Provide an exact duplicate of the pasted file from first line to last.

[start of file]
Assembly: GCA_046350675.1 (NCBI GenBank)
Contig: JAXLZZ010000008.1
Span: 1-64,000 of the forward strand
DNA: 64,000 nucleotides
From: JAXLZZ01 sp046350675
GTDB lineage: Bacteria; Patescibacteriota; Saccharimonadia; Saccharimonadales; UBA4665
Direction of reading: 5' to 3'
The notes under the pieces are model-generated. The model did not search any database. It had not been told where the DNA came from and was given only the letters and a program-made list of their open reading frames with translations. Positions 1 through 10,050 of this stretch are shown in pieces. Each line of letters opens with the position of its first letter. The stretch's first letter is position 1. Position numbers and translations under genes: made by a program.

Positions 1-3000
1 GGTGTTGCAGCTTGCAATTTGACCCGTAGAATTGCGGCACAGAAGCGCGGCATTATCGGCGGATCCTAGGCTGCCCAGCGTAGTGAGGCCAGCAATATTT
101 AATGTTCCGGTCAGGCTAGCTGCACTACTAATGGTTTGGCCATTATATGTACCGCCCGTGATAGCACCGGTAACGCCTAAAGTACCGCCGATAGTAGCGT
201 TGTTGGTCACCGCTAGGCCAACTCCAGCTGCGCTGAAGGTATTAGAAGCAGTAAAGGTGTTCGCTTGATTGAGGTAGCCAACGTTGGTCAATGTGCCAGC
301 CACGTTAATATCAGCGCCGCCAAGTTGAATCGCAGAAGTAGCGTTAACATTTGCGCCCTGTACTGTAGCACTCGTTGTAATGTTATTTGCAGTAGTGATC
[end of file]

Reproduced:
Assembly: GCA_046350675.1 (NCBI GenBank)
Contig: JAXLZZ010000008.1
Span: 1-64,000 of the forward strand
DNA: 64,000 nucleotides
From: JAXLZZ01 sp046350675
GTDB lineage: Bacteria; Patescibacteriota; Saccharimonadia; Saccharimonadales; UBA4665
Direction of reading: 5' to 3'
The notes under the pieces are model-generated. The model did not search any database. It had not been told where the DNA came from and was given only the letters and a program-made list of their open reading frames with translations. Positions 1 through 10,050 of this stretch are shown in pieces. Each line of letters opens with the position of its first letter. The stretch's first letter is position 1. Position numbers and translations under genes: made by a program.

Positions 1-3000
1 GGTGTTGCAGCTTGCAATTTGACCCGTAGAATTGCGGCACAGAAGCGCGGCATTATCGGCGGATCCTAGGCTGCCCAGCGTAGTGAGGCCAGCAATATTT
101 AATGTTCCGGTCAGGCTAGCTGCACTACTAATGGTTTGGCCATTATATGTACCGCCCGTGATAGCACCGGTAACGCCTAAAGTACCGCCGATAGTAGCGT
201 TGTTGGTCACCGCTAGGCCAACTCCAGCTGCGCTGAAGGTATTAGAAGCAGTAAAGGTGTTCGCTTGATTGAGGTAGCCAACGTTGGTCAATGTGCCAGC
301 CACGTTAATATCAGCGCCGCCAAGTTGAATCGCAGAAGTAGCGTTAACATTTGCGCCCTGTACTGTAGCACTCGTTGTAATGTTATTTGCAGTAGTGATC